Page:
2) The fire is designed to burn from the "back" towards the glass door. The result is your looking at your pile of wood, seeing little flickers of light from the back for quite some time. You look and wonder, has my fire gone out... no there it is. Then at long last the fire comes forward enough you see a fire for a short period of time and then coals, and lots more ash than from the same wood burned in a rocket J-Tube.

3) Both the horizontal feed and the J-Tube have to be reloaded at the same interval. So the main advantage lies in its larger capacity and the ability to accept larger wood. It will burn about 30% more fuel per load.

I do agree, with satamax, nix the barrels.

4 years ago

Dale Hodgins wrote:They look nice, don't they. ? A tour of the website fails to explain anything to my satisfaction. Numerous products are offered. A little 4" core is $350 and $90 shipping. That's $440 in total. If I needed a 4 inch core, I'd spend $30 on supplies and build one.

Okay, don't buy. Our materials alone cost us many times more than your target $30, not to mention labor, cost of molds, cost of kilning, overhead etc.

Why the hostility? We are a small company trying to bring rocket heater concepts and technology to the larger public. We don't have excessive mark ups, it's just expensive to produce a quality core, as considerable dialog on this forum under other topics has shown. We produce quality, tested, ready to use products, for those people who just want to build a heater quickly, that will last and have it work right the 1st time.

How are these products unique ? What makes them better than one built at home ?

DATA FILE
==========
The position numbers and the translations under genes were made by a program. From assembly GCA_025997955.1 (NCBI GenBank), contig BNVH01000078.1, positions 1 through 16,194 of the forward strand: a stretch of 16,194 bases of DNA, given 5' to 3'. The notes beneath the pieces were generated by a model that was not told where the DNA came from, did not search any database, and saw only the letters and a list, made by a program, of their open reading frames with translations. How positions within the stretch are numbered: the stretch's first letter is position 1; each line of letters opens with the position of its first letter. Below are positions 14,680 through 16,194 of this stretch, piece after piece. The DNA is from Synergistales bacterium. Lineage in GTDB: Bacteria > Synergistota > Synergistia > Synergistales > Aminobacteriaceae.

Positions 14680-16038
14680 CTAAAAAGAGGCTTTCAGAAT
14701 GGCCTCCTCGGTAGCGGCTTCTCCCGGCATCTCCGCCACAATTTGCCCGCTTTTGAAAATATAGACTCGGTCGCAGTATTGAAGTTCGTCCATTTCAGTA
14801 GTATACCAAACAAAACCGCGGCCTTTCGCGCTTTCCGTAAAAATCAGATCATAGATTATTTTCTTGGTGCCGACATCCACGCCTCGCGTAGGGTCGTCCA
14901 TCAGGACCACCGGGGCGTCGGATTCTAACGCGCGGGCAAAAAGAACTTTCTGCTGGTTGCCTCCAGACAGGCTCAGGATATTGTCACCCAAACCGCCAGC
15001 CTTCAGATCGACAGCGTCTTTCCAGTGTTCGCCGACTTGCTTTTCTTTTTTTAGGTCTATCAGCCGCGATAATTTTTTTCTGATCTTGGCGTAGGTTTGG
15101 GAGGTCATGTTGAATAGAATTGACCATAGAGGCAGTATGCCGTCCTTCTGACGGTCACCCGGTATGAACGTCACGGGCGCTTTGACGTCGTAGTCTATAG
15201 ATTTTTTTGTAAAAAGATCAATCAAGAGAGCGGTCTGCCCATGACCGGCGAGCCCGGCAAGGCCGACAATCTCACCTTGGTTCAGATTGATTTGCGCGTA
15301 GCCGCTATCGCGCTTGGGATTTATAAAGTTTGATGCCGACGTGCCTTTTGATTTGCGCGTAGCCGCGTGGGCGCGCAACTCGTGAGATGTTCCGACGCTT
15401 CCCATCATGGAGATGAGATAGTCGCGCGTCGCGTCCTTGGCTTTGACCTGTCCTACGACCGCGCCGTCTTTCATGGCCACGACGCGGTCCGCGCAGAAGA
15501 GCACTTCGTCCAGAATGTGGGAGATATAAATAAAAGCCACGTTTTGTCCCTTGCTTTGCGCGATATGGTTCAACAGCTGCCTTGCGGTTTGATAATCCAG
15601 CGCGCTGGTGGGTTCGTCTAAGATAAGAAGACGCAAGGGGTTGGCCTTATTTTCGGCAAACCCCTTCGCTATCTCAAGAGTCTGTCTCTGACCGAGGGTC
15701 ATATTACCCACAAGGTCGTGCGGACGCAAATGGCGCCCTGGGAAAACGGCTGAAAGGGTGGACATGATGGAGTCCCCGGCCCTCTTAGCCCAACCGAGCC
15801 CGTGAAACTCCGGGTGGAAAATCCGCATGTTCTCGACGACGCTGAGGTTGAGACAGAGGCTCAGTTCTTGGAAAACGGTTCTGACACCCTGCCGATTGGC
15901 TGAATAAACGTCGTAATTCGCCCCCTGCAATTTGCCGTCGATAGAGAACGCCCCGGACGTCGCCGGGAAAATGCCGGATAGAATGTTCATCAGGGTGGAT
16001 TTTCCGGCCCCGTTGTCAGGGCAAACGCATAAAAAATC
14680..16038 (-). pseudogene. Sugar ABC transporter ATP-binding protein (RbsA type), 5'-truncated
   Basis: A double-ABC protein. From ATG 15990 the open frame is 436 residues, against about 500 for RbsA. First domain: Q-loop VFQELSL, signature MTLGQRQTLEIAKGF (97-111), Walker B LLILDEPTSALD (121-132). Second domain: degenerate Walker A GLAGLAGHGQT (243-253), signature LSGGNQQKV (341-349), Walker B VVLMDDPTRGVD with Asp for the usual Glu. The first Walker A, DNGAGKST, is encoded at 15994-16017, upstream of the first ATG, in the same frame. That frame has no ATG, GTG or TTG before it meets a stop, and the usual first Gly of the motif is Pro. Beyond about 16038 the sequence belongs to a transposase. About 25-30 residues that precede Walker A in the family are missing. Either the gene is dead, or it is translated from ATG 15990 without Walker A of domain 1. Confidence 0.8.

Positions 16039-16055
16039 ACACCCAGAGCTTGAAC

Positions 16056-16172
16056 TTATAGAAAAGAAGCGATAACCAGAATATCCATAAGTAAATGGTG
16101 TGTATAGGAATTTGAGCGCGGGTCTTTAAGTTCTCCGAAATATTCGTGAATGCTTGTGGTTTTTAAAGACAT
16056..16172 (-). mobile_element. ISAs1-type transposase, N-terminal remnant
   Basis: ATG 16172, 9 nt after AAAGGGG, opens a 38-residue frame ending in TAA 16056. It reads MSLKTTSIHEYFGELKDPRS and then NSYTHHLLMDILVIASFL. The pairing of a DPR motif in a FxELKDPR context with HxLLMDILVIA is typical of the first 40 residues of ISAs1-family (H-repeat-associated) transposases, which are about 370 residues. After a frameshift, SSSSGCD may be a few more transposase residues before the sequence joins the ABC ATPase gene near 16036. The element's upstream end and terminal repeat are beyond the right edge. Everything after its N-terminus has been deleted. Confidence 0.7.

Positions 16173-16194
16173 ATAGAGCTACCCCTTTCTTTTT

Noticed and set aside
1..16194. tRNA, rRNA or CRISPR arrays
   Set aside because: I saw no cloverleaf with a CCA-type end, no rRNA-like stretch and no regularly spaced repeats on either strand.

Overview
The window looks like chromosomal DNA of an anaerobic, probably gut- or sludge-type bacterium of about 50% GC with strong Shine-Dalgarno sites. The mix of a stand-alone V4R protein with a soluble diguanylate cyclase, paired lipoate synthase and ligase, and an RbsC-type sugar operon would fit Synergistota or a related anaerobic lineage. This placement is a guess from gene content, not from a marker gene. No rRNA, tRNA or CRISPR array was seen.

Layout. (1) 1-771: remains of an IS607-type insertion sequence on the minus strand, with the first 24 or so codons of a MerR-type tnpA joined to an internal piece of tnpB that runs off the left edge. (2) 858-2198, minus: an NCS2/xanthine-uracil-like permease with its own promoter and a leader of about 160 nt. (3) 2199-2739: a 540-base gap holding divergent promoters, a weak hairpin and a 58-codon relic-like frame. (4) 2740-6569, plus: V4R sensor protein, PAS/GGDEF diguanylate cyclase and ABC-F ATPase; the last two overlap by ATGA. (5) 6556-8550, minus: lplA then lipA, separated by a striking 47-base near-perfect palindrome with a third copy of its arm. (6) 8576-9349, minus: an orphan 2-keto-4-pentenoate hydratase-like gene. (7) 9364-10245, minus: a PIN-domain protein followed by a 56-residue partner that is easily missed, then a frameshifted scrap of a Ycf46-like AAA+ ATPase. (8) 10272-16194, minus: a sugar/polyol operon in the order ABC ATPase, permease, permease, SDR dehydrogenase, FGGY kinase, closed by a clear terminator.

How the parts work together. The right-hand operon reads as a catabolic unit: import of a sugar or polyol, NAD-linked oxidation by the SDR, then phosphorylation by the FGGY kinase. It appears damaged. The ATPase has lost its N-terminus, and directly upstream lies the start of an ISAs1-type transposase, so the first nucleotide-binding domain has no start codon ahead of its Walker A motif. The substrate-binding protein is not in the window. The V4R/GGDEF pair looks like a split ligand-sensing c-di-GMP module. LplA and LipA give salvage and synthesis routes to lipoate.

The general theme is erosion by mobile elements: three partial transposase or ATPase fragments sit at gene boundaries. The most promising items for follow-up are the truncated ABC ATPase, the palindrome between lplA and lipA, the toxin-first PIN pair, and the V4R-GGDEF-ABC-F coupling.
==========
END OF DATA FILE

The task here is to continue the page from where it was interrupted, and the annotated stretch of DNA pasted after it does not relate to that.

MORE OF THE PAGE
This question is answered in detail here...

Including a link to the development of the design (by Peter van den Berg) vs. a standard rocket heater.

We have also published extensive data logs on temperatures, efficiency, and emissions on the blog site here. Data which is largely missing from the rocket heater world, but which we publish in the clear.

There was also a review of the core done by Donkey some months ago published on this forum.

4 years ago
The kaowool with the rigidizer might hold up, only time will tell. The cinder blocks however may not really the best option. Based on the size of the barrel he is using and the channel the question, the issue is, what is the temperature entering the cinder block area? It should be less than 400F, Since his barrel is small, it is likely his heat is higher than the 400F. Long term this will result in the cinder blocks failing. The other issue is that cinder block is not very good at thermal mass. See the chart posted at this blog. If you are going to make the compromise on temperature it would be better to use solid cement blocks.

But more firebricks would serve the best.
4 years ago

Just wanted to post a few pics of our 6" portable rocket heater that is now available for shipping. If you are interested and want to see more pictures, you can go here. It is a quick and easy way to setup a rocket heater.

4 years ago
How many bricks depends on if you have 3" or 2.5" thick. We had 3" and it takes in the 160-175 range.

All the gaskets, and exhaust collars are provided in the kit along with dimensions for all the cuts.

The lower temperature are very cool less than 170F. Slab or cement block will work.

The barrel caps are 3000F heavy cast refractory, that are reinforced.
4 years ago